Saturday, January 3, 2009

Book Review: "Blink" by Malcolm Gladwell

By its own admission, Blink is a book about the first two seconds after you observe something for the first time. This book is full of interesting (indeed, often fascinating) anecdotes about how certain people viewed something and almost instantly "knew" key things about it—whether artwork was fake, perhaps—or whether these first moments were befuddled by bias and confusion.

There are three things I would like to note about this very readable and interesting book:

1) According to the final pages, there are two lessons. The first I will quote: "...we are often careless with our powers of rapid cognition. We don't know where our first impressions come from or precisely what they mean, so we don't always appreciate their fragility." The second comes in the next paragraph: "Too often we are resigned to what happens in the blink of an eye. It doesn't seem like we have much control over whatever bubbles to the surface from our unconscious. But we do...." Most of this book gives examples of both.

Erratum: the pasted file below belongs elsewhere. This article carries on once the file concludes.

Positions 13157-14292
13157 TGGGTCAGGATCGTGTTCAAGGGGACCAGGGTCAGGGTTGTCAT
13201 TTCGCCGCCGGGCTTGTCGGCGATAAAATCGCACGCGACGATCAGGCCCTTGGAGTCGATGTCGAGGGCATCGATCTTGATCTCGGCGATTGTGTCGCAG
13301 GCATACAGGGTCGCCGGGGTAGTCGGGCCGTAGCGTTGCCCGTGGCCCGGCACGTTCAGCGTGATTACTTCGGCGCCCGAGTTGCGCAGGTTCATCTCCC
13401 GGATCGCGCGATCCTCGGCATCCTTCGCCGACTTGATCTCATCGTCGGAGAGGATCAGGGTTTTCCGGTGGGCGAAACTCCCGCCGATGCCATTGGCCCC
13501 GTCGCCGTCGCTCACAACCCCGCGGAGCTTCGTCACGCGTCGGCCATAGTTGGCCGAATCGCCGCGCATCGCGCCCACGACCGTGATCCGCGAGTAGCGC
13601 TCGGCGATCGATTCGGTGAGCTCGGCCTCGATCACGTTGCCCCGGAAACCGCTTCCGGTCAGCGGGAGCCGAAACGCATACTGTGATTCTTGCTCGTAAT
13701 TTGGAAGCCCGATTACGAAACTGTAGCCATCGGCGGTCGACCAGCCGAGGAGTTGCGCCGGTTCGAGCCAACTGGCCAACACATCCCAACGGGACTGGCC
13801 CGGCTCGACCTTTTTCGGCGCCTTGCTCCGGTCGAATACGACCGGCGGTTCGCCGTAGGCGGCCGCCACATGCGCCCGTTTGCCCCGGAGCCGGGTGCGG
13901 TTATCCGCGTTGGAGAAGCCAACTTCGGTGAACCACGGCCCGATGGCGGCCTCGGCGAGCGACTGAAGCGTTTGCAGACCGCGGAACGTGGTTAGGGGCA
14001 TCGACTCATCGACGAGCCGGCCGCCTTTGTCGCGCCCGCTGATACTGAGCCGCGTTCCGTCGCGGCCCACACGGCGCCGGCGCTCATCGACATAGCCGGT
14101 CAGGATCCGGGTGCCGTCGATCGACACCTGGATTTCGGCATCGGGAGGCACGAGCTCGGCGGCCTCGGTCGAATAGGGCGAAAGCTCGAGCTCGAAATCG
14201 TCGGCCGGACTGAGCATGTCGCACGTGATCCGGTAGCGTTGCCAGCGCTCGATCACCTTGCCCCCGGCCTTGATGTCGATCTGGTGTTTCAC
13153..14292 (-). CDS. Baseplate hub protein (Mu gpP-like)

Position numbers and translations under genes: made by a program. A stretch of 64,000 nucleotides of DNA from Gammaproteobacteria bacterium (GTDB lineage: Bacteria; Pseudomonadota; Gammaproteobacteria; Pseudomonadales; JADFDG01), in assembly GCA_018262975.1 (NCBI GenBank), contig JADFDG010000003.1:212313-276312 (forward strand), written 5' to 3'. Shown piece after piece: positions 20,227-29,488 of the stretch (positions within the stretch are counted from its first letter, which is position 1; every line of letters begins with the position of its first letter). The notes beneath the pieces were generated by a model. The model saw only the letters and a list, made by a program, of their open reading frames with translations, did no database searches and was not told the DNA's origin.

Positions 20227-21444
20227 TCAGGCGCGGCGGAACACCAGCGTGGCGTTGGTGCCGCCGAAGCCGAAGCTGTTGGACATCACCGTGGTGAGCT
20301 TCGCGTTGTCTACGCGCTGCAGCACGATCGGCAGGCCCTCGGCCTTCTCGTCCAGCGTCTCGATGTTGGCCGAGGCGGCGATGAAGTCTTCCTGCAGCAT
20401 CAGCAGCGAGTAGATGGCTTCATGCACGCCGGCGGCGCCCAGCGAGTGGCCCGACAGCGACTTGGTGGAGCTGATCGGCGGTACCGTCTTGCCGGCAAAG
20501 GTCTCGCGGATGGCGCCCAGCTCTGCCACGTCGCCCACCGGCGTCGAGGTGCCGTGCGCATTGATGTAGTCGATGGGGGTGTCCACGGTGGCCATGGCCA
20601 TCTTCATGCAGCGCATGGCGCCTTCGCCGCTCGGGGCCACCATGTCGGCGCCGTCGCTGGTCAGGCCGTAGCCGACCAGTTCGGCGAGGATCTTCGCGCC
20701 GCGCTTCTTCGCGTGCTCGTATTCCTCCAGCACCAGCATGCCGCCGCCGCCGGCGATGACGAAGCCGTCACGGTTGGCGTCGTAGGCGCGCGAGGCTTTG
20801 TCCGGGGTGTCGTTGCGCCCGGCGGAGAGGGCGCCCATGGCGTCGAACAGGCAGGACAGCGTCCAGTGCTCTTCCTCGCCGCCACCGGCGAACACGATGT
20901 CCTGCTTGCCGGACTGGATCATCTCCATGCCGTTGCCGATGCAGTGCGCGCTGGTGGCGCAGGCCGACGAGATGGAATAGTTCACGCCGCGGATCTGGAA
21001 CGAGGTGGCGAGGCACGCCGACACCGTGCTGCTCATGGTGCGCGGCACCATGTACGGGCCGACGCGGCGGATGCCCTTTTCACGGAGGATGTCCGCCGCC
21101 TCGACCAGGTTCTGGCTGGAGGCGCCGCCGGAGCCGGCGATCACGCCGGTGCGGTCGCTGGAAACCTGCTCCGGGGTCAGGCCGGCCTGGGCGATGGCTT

2) In the various examples throughout, it is the experts—those with a deep knowledge and understanding about their topic of expertise—who typically come up with the correct initial conclusion in those first two seconds...yet generally cannot quickly explain to others a "rational" explanation for it. The art expert instantly recognizes a fake...but can't immediately put his finger on why it is fake. The military commander who knows what maneuver must be made in the next moment...yet cannot explain the choice or decision until well after it is done. I found it interesting that in my case, as a math teacher, I can spot an erroneous answer on a homework paper almost instantly...but I often need to review the entire problem before I can nail it down.

3) This kind of cognition also applies to the identification of quality/popular music; examples from both current popular genres and symphonic orchestra are given.

I found these last two points to be particularly interesting. It also gives me more confidence to trust the insights of someone who is an objective expert in a particular field.

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